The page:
Mabinogion

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The Mabinogion (Welsh pronunciation: [mabɪˈnɔɡjɔn]) is the title given to a collection of eleven prose stories collated from medieval Welsh manuscripts. The tales draw on pre-Christian Celtic mythology, international folktale motifs, and early medieval historical traditions. While some details may hark back to older Iron Age traditions, each of these tales is the product of a highly developed medieval Welsh narrative tradition, both oral and written. Lady Charlotte Guest in the mid 19th century was the first to publish English translations of the collection, popularising the name "Mabinogion" at the same time.[1]

Contents

Name

The name first appears in 1795 in William Owen Pughe's Cambrian Register: "The Mabinogion, or Juvenile Amusements, being Ancient Welsh Romances." It was then adopted as the title by the first English translator of the complete tales, Lady Charlotte Guest. The form mabynnogyon does indeed occur at the end of the first of the Four Branches of the Mabinogi, but it is now generally agreed that this is a scribal error that was assumed to be the plural of the Welsh word mabinogi, which occurs correctly at the end of the remaining three branches. The word mabinogi itself is something of a puzzle, although it is ultimately related to the Welsh mab, which means "son, boy". Professor Eric P. Hamp, however, suggests that mabinogi derives from the name of the Celtic deity Maponos ("the Divine Son"), and originally referred to materials pertaining to that god. Strictly speaking, "Mabinogi" applies only to the Four Branches (see below), which are speculated to have derived from older tradition. Each of these four tales ends with a colophon meaning "thus ends this branch of the Mabinogi" (in various spellings), hence the name.

Date of stories

The question of the dates of the tales in the Mabinogion is important, because if they can be shown to have been written before Geoffrey of Monmouth's Historia Regum Britanniae and the romances of Chrétien de Troyes then some of the tales, especially those dealing with Arthur, would provide important evidence for the development of Arthurian legend. Regardless, their importance as records of early myth, legend, folklore, culture, and language of Wales is immense.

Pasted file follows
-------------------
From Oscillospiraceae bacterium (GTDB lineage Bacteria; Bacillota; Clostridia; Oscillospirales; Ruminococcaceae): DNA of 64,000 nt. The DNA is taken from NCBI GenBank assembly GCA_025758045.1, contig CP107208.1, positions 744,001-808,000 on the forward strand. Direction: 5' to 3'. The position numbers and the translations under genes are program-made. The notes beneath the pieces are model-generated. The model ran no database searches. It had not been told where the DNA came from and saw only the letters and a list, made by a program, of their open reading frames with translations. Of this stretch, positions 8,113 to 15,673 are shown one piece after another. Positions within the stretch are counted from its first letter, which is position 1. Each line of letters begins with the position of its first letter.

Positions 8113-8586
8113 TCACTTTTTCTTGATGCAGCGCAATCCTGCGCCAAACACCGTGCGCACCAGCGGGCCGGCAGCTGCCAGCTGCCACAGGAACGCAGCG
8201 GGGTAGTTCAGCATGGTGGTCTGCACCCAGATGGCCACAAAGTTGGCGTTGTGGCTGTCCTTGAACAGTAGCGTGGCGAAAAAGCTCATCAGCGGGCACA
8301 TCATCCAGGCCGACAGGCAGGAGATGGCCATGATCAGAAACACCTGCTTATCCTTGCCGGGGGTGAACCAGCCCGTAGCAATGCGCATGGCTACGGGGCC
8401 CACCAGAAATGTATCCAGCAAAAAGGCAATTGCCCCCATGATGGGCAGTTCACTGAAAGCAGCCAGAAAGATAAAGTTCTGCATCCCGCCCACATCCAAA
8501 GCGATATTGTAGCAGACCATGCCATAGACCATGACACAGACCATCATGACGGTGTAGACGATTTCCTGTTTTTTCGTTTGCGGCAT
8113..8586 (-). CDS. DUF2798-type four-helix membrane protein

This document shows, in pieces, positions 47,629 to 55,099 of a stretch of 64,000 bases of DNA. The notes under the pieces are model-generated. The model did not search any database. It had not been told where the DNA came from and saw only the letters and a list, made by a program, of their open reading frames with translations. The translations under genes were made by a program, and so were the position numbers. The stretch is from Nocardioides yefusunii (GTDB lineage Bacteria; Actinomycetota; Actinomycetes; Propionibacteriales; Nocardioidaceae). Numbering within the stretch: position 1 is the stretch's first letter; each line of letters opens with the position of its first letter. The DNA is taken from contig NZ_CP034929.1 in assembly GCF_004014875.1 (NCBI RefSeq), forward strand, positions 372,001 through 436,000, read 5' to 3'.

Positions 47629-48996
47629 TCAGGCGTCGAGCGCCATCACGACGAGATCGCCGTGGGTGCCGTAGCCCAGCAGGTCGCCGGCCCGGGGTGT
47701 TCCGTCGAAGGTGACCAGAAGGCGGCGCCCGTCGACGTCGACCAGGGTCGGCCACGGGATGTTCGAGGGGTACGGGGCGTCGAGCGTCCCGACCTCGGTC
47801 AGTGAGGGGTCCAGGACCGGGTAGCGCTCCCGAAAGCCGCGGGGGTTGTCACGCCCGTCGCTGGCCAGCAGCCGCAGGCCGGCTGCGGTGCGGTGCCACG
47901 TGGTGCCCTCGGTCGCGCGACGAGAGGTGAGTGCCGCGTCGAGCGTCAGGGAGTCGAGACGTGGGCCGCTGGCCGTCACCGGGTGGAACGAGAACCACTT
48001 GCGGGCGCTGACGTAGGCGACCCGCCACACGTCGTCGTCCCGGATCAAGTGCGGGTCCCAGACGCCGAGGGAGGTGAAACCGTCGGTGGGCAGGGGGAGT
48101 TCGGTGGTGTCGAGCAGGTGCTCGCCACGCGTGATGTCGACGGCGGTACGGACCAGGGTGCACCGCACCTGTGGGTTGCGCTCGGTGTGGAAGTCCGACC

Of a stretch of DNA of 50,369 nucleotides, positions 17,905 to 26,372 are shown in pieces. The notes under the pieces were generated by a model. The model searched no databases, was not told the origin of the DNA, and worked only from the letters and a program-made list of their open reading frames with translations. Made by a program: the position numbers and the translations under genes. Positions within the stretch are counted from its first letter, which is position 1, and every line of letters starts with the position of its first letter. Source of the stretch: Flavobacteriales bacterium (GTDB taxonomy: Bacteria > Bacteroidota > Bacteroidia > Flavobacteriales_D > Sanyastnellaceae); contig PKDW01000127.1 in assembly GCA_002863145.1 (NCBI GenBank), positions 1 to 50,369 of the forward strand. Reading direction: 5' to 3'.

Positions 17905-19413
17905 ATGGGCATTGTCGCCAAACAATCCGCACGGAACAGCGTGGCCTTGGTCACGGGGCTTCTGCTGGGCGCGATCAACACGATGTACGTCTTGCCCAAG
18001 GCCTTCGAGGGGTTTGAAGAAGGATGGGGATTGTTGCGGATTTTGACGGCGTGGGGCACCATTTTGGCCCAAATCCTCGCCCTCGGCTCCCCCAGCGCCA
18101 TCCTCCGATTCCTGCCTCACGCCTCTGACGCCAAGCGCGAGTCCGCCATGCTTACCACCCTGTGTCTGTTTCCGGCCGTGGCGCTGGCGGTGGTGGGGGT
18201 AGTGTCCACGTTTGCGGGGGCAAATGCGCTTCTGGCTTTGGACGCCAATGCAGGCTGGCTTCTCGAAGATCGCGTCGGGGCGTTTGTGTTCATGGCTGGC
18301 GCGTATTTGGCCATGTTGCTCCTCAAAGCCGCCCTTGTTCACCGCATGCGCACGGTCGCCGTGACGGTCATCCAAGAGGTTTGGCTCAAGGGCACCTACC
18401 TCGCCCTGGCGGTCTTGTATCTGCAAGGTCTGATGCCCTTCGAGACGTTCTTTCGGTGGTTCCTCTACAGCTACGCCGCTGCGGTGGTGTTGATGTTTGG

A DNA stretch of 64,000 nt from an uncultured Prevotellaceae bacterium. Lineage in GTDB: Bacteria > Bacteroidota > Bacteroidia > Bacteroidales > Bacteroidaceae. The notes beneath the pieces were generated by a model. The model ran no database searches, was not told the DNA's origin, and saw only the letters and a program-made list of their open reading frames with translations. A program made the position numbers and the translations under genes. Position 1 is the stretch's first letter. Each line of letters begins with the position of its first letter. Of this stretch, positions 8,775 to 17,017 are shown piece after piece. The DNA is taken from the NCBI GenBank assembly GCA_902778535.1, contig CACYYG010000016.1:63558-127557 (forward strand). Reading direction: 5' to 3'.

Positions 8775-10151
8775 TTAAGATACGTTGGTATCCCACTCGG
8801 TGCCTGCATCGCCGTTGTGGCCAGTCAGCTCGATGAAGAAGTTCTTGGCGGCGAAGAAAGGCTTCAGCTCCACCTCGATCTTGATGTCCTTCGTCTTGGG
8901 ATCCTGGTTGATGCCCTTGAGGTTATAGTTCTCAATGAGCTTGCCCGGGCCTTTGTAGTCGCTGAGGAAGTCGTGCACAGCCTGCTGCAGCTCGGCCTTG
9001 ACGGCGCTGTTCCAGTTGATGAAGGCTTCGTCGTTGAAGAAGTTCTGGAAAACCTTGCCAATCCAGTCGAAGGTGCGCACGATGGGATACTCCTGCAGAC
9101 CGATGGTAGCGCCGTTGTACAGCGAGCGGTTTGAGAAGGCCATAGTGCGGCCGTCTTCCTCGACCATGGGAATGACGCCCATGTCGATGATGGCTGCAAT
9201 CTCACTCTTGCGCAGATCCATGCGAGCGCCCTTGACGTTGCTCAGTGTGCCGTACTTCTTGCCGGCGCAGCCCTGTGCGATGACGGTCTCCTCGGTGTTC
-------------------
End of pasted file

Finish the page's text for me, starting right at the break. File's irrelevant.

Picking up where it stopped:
The stories of the Mabinogion appear in either or both of two medieval Welsh manuscripts, the White Book of Rhydderch or Llyfr Gwyn Rhydderch, written circa 1350, and the Red Book of Hergest or Llyfr Coch Hergest, written about 1382–1410, though texts or fragments of some of the tales have been preserved in earlier 13th century and later manuscripts. Scholars agree that the tales are older than the existing manuscripts, but disagree over just how much older. It is clear that the different texts included in the Mabinogion originated at different times. Debate has focused on the dating of the Four Branches of the Mabinogi. Sir Ifor Williams offered a date prior to 1100, based on linguistic and historical arguments, while later Saunders Lewis set forth a number of arguments for a date between 1170 and 1190; Thomas Charles-Edwards, in a paper published in 1970, discussed the strengths and weaknesses of both viewpoints, and while critical of the arguments of both scholars, noted that the language of the stories best fits the 11th century, although much more work is needed. More recently, Patrick Sims-Williams argued for a plausible range of about 1060 to 1200, which seems to be the current scholarly consensus.

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